On 13-14 July, Claire Hanson attended the Arctic System Science (ARCSS) Ocean-Air-Ice Interactions (OAII) Modelling Workshop, held at the Hopkins Marine Biological Station of Stanford University, in Monterey, CA. The 35 or so attendees discussed progress and problems in modelling Arctic ocean-related processes. NSIDC is funded by NSF to provide data management services for ARCSS/ OAII, and is working with these investigators to facilitate their access to data needed for their ARCSS projects. To this end, we proposed the production of a "model test data kit," a CD-ROM containing one year of data covering Arctic regions, from many different data sets, to be used in developing, testing, and validating ocean- and ice-related models. The suggestion seemed favorably received, and NSIDC will poll the group to determine which data sets are preferred for inclusion.
NSIDC has begun the design of a new CD-ROM product, targeted for completion by the end of 1992. Weekly sea ice data from the Navy - NOAA Joint Ice Center (Arctic 1972-1991, Antarctic 1973-1991), archived in the WMO SIGRID (sea ice grid) format, will be provided on CD-ROM with software tools to select and output data by time and location. Additional software may be developed to facilitate gridding the data into a user-selected projection.
The NSIDC product will be designed to be usable in different computing environments, ideally on PC, Macintosh, VAX, and Unix workstations. An annual update mechanism will be developed. The cost of this product has not yet been determined, but we hope to be able to keep it under $100.
If you have comments or would like more information on this plan, or you would like to be placed on the list of potential "beta testers," contact NSIDC User Services.
One reel of 9-track tape is now available with the Navy - NOAA Joint Ice Center weekly sea ice data for 1991 (Arctic East, Arctic West, Antarctic). These data are in the SIGRID format, and will be included on the planned CD-ROM product. However, for those who wish to use the 1991 data right away, the tape is available immediately. Cost is $115 plus $15 shipping/handling for U.S. orders, or $20 shipping/handling for orders shipped outside the U.S.
During May - June 1992, M. Serreze, J. Maslanik, J. Key, and A. Schweiger participated in a field program in conjunction with the Seasonal Sea Ice Monitoring and Modeling Site (SIMMS) effort near Resolute Bay, NWT. This ongoing Canadian program (1992 representing Year 3 of a 5-year program), managed by Dr. Ellsworth LeDrew of the University of Waterloo, emphasizes collection of data sets for validation of sea ice characteristics derived from Earth Resources Satellite (ERS-1) synthetic aperture radar (SAR) imagery and for use in graduate student theses projects on the Arctic surface energy budget. Data were collected at a "home" site near the shore of Griffith Island, approximately 20 km south-southwest of Resolute Bay, Cornwallis Island, NWT, at an instrumented "first-year ice" site in the passage between Cornwallis and Griffith islands, and at a "multiyear ice" site on a multiyear floe in Wellington Channel between Cornwallis and Devon islands. The main contribution of the CIRES, University of Colorado group was to help extend the SIMMS measurements to include observations on a multiyear ice floe, to collect specific data useful for energy budget calculations applicable for ice modeling, and to measure surface albedos, skin temperatures, ice and snow pack temperatures, and snow depths over a relatively large area for comparison to satellite imagery. Plans are underway to participate in the spring 1993 SIMMS program.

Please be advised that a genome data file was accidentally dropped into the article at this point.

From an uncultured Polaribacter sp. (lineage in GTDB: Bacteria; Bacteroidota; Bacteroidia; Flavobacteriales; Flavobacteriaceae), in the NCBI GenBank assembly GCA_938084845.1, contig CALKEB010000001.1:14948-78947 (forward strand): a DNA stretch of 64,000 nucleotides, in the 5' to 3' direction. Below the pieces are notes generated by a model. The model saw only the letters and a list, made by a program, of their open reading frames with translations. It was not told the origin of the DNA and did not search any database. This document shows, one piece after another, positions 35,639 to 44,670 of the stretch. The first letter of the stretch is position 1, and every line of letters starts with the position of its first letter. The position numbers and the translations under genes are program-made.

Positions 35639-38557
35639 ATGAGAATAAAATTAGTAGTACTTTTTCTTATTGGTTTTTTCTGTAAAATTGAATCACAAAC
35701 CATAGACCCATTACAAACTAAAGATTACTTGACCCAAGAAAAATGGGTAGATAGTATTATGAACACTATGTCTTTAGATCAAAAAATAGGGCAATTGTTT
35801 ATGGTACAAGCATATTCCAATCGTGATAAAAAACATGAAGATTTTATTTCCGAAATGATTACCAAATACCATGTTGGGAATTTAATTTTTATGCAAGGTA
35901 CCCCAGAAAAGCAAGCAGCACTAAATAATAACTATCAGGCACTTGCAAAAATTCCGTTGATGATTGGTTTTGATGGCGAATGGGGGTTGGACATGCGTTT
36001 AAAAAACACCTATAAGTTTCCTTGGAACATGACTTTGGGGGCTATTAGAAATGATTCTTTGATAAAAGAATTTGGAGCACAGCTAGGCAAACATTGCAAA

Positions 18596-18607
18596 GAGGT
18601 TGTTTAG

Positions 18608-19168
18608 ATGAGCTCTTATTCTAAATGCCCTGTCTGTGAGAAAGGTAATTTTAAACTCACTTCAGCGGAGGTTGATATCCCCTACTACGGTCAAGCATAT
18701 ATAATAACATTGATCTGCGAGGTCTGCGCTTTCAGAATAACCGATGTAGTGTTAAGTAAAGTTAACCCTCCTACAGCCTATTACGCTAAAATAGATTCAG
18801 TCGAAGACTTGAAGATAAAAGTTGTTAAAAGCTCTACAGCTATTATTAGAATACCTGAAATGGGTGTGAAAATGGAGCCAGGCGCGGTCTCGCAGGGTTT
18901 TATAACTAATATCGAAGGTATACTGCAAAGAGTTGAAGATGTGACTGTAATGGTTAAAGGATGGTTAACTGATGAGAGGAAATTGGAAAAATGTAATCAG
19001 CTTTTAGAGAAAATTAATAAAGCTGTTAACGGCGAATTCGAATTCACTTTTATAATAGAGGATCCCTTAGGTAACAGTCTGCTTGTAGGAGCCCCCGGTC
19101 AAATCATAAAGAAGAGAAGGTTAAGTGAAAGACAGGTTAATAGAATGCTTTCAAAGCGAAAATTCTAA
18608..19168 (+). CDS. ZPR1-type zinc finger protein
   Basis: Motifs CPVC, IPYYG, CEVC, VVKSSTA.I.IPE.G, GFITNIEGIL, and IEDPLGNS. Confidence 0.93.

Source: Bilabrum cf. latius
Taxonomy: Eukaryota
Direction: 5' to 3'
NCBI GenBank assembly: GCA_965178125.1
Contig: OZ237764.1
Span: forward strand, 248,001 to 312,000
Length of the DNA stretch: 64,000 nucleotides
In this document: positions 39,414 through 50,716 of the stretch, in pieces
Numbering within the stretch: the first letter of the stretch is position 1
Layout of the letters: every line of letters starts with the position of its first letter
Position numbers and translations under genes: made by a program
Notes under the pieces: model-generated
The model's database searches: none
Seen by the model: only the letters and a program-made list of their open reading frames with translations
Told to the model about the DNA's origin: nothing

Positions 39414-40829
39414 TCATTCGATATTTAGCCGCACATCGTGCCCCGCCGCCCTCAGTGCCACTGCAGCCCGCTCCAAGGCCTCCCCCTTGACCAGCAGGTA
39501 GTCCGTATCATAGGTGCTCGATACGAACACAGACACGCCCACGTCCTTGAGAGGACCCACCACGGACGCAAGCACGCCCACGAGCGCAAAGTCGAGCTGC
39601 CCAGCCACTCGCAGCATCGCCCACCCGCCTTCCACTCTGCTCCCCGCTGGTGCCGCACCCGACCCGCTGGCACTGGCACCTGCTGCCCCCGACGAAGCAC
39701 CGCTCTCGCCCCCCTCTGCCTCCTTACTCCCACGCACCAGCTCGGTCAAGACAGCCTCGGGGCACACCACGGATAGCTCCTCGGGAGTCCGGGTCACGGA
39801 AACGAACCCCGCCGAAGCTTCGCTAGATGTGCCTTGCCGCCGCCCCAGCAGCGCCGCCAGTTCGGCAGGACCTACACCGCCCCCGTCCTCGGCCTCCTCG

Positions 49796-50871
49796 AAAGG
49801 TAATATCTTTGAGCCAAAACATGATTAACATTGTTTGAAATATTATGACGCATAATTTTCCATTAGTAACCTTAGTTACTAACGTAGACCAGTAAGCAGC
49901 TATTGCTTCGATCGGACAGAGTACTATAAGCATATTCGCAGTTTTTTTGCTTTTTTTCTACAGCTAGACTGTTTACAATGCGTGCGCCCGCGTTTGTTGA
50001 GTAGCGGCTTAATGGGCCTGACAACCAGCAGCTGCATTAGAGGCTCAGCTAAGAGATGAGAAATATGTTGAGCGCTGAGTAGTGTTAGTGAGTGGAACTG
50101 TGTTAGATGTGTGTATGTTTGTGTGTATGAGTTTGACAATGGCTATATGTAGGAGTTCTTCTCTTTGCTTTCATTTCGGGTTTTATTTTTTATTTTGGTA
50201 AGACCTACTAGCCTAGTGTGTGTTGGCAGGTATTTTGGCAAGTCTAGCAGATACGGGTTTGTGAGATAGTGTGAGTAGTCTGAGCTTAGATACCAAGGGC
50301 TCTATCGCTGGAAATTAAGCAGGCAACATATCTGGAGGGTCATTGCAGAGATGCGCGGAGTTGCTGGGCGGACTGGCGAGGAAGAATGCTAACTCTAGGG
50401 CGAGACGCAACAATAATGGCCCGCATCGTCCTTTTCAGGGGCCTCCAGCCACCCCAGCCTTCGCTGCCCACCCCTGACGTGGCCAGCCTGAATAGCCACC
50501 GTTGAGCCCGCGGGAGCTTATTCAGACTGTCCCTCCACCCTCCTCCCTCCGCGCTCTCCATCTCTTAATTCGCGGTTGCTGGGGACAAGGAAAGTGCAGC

For information, contact: James Maslanik at (303) 492-7221 or Internet: firstname.lastname@example.org.
Barry, R.G., Armstrong, R.L. and Maslanik, J.A. (1992) Snow cover conditions in European Russia and Georgia: a comparison of station data and passive microwave-derived values. Abstracts, Association of American Geographers 88th Annual Meeting, San Diego, Association of American Geographers, Washington, DC, p.13-14.
Barry, R.G. (1992) The significance of global snow and ice for global change studies. Geojournal, 27, p.293-297.
Barry, R.G. (contributor) (1992) Observed climate variability and change. (ed. C.K. Folland, et al.). (In: J.T. Houghton, B.A. Callendar and S.K. Varney, Climate Change 1992: The Supplementary Report to the IPCC Scientific Assessment, Intergovernmental Panel on Climate Change, WMO/UNEP, Cambridge University Press, Cambridge, p.137-170.)
Barry, R.G., Key, J., McLaren, A.S., Miles, M.W., Schnell, R.C. and Serreze, M.C. (1992) Arctic Ocean-atmosphere-ice system studies (Final Summary Report). (In: Ocean Technology 1991 Program OCNR 112192-8, Office of Naval Research, Arlington, VA, p.127-146.)
McLaren, A.S., Walsh, J.E., Bourke, R.H., Weaver, R.L. and Wittman, W. (1992) Variability in sea-ice thickness over the North Pole from 1977 to 1990. Nature, 358, p.224-226.
*Bold names are individuals at WDC/NSIDC.